The temperature determines the day winter moths hatch out and that temperature sensitivity is hereditary. Through selection only the most adjusted eggs remain, meaning those that nowadays hatch at the same time as the oak buds burst – as young oak leaves are their food source. Such research should be undertaken for more species to improve the predictions of climate-change consequences.
Since the climate pattern in winter and spring is changing, already for some 35 years, the winter moth hatched earlier and earlier. In warm years part of the caterpillars even appeared before the oak leaves did. Young oak leaves are the food source for this species’ caterpillars and without them they die within days. The winter moth reacted too sharply on climate change in the Netherlands. Now it is found out that they are able to adjust to their new situation, so to their new climate. They did just that during the last ten years. NIOO ecologist Margriet van Asch explains: “At the same temperature eggs now hatch five to ten days later. The result is that they are again better synchronized with the oak leaves.”
Van Asch and colleagues researched the winter moth in nature and in climate rooms, under normal and under raised temperatures. This way, they can predict how these moths will adapt to the changing climate. “This change can not only be witnessed in our experiments, but also in the woods outside,” Van Asch reveals. “What makes them able to adjust, is the presence of sufficient genetic variation in ‘egg hatching moment’ within the moth population.”
The winter moth appears to cope with restricted climate change. This species adjusts quickly enough when compared to one of the moderate climate scenarios. “But we have to collect the same sort of information for other species and ecosystems,” argues project leader Marcel Visser. “Only then we can state by how many degrees the temperature may change without causing serious problems. This will give politicians something to base their target on, instead of that arbitrary 2 degrees Celsius warming.”
The winter moth Operophtera brumata lives in the woods. There they form a major food source for many songbirds like great tit and pied flycatcher. But these birds still have a problem. Their food source may be able to adjust and consequently survive in higher numbers, but they cannot. The caterpillars still peak earlier than their chicks and climate-induced asynchrony is still the reality for these birds.
This part of the winter moth project is funded by the Netherlands Organisation for Scientific Research.
The Netherlands Institute of Ecology (NIOO-KNAW) studies the ecology of land, freshwater and brackish and seawater. The Centre for Terrestrial Ecology studies life on land. The NIOO employs about 250 people and is the largest research institute of the Royal Netherlands Academy of Arts and Science (KNAW).
Froukje Rienks | alfa
Minimized water consumption in CSP plants - EU project MinWaterCSP is making good progress
05.12.2017 | Steinbeis-Europa-Zentrum
Jena Experiment: Loss of species destroys ecosystems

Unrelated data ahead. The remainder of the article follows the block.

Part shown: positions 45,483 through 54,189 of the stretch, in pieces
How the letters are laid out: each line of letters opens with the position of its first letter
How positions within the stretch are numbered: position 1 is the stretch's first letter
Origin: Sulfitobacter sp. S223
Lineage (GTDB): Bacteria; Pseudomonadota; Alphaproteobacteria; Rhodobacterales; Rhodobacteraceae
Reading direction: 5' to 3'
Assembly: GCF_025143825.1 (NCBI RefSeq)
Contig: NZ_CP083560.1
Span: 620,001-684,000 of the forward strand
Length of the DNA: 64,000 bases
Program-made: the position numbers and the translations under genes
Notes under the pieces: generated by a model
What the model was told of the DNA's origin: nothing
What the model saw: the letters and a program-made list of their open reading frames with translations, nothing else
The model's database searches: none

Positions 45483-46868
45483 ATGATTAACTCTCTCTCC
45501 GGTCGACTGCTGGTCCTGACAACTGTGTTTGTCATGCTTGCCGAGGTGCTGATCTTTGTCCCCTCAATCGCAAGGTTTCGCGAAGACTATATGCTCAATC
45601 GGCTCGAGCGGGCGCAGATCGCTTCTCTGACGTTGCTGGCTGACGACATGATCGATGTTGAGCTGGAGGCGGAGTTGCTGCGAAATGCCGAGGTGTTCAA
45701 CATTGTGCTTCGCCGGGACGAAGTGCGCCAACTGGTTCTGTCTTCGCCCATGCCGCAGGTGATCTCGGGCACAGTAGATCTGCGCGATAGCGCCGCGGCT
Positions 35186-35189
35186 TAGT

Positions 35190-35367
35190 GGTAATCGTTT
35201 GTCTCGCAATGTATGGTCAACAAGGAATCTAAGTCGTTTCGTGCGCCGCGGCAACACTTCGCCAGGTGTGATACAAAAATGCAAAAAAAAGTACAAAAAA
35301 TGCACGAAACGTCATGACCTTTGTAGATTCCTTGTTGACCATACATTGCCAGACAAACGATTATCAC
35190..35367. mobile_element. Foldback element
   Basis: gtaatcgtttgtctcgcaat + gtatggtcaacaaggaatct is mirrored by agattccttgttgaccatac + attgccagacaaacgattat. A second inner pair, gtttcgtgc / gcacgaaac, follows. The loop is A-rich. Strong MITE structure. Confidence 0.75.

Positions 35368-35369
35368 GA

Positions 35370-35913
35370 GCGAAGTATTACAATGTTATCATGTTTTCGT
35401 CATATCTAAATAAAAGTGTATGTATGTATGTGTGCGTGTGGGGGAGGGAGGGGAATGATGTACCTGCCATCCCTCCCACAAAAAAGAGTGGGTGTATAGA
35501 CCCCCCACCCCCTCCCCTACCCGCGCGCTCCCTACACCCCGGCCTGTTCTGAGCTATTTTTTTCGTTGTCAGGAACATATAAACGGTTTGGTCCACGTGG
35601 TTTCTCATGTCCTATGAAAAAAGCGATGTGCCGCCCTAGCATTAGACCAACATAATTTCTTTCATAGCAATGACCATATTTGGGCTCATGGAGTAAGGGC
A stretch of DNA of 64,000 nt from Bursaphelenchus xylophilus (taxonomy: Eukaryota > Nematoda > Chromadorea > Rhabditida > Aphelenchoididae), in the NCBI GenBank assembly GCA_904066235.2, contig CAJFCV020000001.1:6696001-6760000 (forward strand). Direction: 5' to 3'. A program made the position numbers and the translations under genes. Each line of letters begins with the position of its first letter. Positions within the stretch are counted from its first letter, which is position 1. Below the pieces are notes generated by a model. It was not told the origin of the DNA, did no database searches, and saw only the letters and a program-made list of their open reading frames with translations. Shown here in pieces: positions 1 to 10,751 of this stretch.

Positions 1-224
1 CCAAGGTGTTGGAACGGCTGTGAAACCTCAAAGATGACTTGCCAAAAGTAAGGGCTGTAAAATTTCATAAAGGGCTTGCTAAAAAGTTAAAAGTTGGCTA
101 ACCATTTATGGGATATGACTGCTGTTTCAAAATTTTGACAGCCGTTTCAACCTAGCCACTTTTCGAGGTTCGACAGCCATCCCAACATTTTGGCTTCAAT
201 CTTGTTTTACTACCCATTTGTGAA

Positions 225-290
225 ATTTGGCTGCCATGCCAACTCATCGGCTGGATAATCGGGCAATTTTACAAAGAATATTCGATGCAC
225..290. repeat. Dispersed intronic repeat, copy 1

28.11.2017 | Technische Universität München
The miniaturization of the current technology of storage media is hindered by fundamental limits of quantum mechanics. A new approach consists in using so-called spin-crossover molecules as the smallest possible storage unit. Similar to normal hard drives, these special molecules can save information via their magnetic state. A research team from Kiel University has now managed to successfully place a new class of spin-crossover molecules onto a surface and to improve the molecule’s storage capacity. The storage density of conventional hard drives could therefore theoretically be increased by more than one hundred fold. The study has been published in the scientific journal Nano Letters.
Over the past few years, the building blocks of storage media have gotten ever smaller. But further miniaturization of the current technology is hindered by...
With innovative experiments, researchers at the Helmholtz-Zentrums Geesthacht and the Technical University Hamburg unravel why tiny metallic structures are extremely strong
Light-weight and simultaneously strong – porous metallic nanomaterials promise interesting applications as, for instance, for future aeroplanes with enhanced...
An interdisciplinary group of researchers interfaced individual bacteria with a computer to build a hybrid bio-digital circuit - Study published in Nature Communications
Scientists at the Institute of Science and Technology Austria (IST Austria) have managed to control the behavior of individual bacteria by connecting them to a...
Physicists in the Laboratory for Attosecond Physics (run jointly by LMU Munich and the Max Planck Institute for Quantum Optics) have developed an attosecond electron microscope that allows them to visualize the dispersion of light in time and space, and observe the motions of electrons in atoms.
The most basic of all physical interactions in nature is that between light and matter. This interaction takes place in attosecond times (i.e. billionths of a...
Transistors based on carbon nanostructures: what sounds like a futuristic dream could be reality in just a few years' time. An international research team working with Empa has now succeeded in producing nanotransistors from graphene ribbons that are only a few atoms wide, as reported in the current issue of the trade journal "Nature Communications."
Graphene ribbons that are only a few atoms wide, so-called graphene nanoribbons, have special electrical properties that make them promising candidates for the...
08.12.2017 | Event News
07.12.2017 | Event News
05.12.2017 | Event News
08.12.2017 | Life Sciences
08.12.2017 | Information Technology
08.12.2017 | Information Technology